Bladder Mass in an Elderly Man

Specimen Type:

Bladder

History:

A 68 year old man underwent bladder biopsy. Clinical information is unavailable. Submitted are multiple ovoid fragments of light tan tissue measuring 1.2x1.2x0.5cm in aggregate.

Pathologic Features:

The tumor is composed of cells arranged in nests separated by a prominent vascular network (Fig 1). The cells have abundant amphophilic or eosinophilic or clear cytoplasm; the nuclei display finely dispersed chromatin with enlarged nucleoli (Fig 2, 3). Nuclear atypia including nuclear enlargement, pleomorohism and hyperchromasia is seen in some areas (Fig 4); mitotic activity is absent. The tumor is diffusely positive for chromogranin (Fig 5) and scattered cells are positive for S100 (Fig 6).

Differential Diagnosis:

  • Urothelial carcinoma, nested variant (Fig 7)
  • Pheochromocytoma (Paraganglioma)

Urothelial carcinoma, nested variant: This rare pattern of urothelial carcinoma was first described as a tumor with a “deceptively benign” appearance that closely resembles Brunn’s nests infiltrating the lamina propria. Nuclei generally show little or no atypia, but the tumor invariably contains foci of unequivocal cancer with cells exhibiting enlarged nuclei and coarse nuclear chromatin. Useful features in recognizing this lesion as malignant are the tendency for increasing cellular anaplasia in the deeper aspects of the cancer; it’s infiltrating nature, and the frequent presence of muscle wall invasion.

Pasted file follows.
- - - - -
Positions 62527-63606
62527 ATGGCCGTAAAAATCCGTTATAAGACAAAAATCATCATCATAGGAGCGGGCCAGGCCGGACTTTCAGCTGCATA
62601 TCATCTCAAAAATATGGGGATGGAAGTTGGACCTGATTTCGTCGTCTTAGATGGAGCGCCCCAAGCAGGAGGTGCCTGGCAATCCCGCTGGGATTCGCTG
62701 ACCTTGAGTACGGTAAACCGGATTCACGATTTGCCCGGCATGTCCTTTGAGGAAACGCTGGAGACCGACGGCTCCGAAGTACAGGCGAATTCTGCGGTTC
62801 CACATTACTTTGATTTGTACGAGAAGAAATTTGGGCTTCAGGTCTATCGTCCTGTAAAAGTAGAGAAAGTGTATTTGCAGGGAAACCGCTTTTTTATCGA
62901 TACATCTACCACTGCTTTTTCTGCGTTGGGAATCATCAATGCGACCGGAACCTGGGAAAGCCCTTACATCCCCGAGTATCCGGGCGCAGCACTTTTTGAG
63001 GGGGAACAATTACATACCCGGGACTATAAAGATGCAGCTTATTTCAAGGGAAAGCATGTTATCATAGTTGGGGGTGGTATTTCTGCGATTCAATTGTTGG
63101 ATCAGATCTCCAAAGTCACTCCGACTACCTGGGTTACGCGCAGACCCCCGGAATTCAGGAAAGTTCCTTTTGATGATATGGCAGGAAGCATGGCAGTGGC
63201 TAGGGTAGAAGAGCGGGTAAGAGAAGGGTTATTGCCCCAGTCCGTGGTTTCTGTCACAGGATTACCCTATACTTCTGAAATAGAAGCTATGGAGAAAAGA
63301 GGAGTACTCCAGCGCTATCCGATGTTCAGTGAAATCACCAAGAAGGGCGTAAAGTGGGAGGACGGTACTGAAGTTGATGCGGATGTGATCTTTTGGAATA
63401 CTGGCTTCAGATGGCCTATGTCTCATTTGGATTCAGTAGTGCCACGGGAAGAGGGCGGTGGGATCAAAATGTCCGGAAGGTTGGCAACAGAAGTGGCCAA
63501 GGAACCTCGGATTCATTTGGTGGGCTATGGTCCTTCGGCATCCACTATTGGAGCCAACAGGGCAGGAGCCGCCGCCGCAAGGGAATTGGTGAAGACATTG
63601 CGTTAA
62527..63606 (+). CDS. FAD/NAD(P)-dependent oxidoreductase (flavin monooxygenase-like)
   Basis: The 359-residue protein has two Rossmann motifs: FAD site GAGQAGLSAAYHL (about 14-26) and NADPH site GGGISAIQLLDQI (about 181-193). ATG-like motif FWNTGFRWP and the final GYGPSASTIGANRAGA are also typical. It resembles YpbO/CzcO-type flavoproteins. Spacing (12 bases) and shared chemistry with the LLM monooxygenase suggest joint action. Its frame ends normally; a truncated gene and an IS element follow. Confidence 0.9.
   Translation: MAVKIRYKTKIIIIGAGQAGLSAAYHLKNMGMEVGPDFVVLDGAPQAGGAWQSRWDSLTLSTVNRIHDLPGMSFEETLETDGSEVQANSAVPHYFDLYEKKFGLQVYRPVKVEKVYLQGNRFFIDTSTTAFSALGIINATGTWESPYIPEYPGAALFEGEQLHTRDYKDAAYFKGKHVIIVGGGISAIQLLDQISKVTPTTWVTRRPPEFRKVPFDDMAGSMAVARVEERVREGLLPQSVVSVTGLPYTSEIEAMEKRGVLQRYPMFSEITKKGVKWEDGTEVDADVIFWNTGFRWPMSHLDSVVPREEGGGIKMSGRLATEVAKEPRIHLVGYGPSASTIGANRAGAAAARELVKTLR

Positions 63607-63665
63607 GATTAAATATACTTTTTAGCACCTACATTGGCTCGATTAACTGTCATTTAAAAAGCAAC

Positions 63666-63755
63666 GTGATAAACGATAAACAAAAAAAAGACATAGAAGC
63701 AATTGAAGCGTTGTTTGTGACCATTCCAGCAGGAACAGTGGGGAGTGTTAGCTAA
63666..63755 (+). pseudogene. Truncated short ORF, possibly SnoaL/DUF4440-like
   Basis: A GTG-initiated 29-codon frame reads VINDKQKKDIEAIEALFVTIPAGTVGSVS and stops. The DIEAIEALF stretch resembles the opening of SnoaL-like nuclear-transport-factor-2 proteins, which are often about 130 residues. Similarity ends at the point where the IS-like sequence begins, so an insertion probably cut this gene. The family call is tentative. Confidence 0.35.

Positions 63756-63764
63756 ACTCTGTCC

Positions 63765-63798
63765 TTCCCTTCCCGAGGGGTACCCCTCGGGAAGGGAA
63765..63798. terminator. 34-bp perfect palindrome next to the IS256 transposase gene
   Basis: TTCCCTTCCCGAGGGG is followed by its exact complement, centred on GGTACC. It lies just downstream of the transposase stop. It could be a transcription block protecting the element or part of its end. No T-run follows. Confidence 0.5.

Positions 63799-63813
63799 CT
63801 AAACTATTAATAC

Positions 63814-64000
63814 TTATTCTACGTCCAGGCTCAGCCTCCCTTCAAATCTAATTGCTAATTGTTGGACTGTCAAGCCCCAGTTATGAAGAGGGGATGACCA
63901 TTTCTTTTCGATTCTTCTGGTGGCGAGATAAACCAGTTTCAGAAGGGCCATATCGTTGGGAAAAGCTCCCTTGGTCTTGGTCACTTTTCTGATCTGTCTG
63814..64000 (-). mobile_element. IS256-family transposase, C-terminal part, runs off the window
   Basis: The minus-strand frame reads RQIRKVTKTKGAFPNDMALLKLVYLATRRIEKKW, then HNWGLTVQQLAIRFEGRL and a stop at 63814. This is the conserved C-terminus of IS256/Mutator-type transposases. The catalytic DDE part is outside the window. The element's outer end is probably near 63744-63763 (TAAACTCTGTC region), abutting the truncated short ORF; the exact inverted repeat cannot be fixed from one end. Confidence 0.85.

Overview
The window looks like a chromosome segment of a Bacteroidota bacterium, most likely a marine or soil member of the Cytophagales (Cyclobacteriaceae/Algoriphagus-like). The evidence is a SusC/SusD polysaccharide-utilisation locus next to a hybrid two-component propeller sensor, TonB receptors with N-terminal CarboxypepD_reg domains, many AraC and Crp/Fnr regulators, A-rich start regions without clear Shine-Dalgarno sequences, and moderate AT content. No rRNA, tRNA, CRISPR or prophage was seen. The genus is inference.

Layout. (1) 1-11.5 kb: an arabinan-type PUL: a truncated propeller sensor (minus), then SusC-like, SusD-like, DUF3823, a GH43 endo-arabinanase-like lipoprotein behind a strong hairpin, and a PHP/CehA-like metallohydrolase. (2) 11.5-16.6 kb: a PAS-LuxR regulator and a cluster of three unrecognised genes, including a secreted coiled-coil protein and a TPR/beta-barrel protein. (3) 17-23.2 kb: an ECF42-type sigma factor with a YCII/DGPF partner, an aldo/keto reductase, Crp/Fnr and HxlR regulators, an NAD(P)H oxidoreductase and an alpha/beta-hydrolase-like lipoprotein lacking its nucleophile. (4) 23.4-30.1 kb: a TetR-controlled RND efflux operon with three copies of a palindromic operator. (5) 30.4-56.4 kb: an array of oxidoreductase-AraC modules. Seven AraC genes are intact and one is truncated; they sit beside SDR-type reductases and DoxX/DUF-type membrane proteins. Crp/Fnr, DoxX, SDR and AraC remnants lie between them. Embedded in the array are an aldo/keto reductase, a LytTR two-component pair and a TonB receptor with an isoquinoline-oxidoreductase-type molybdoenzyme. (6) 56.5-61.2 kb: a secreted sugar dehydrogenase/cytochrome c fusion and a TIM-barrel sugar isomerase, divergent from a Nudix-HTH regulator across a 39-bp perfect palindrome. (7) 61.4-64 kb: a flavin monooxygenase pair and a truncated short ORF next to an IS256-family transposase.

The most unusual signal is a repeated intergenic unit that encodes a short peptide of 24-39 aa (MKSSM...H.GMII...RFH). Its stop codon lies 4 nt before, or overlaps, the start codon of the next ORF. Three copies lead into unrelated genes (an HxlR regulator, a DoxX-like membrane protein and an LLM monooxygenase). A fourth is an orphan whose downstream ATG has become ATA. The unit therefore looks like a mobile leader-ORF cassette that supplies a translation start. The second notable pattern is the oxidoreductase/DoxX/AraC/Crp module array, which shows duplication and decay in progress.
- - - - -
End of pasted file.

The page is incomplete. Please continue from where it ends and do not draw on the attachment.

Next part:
Paraganglioma: These tumors comprise less than 0.1% of all bladder neoplasms. The most characteristic symptom complex is the “micturation attack,” consisting of bursting headache, anxiety, tremulousness, pounding sensation, blurred vision, sweating, and even syncopy. Hypertension is observed in most individuals. Grossly, most are single lesions measuring only a few millimeters in greatest dimention. Histologically, this tumor almost always assumes the characteristic “zellballen” pattern. Cells tend to be round with amphophilic to acidophilic cytoplasm and ovoid nuclei. Occasional bizarre nuclei, such as seen in other neuroendocrine neoplasms, may be present. Mitoses are uncommon. Characteristically, pheochromocytomas contain a combination of neuroendocrine and sustentacular cells which react with NSE and S100 protein respectively. The behavior of this tumor cannot be accurately predicted from pathologic examination alone.

Diagnosis:

Pheochromocytoma

Key Features:

  • Grossly, usually a small mass lesion
  • Microscopically, “zellballen” pattern, round cells with amphophilic to acidophilic cytoplasm and round to ovoid nuclei, occasional bizarre nuclei; uncommon mitosis
  • Immunohistochemically, diffusely positive for chromogranin; there are scattered positive cells for S100

Comment: Pheochromocytoma of the urinary bladder is rare and approximately 20 cases have been reported in literature. Herein, we present a typical case of pheochromocytoma; no difficulty is encountered when it comes to the diagnosis. However, a nested variant of urothelial carcinoma should always be kept in mind in your differential. An immunohistochemical study will help clinch the diagnosis. Surgical resection is the treatment of choice in the majority of cases. For metastatic tumors, chemotherapy and radiotherapy may be effective.

References:

  1. Siatelis A, Konstantinidis C, Volanis D, et al. Pheochromocytoma of the urinary bladder: report of 2 cases and review of literature. Minerva Urol Nefrol. 2008 Jun;60(2):137-40.
  2. Safwat AS, Bissada NK. Pheochromocytoma of the urinary bladder. Can J Urol. 2007 Dec;14 (6):3757-60.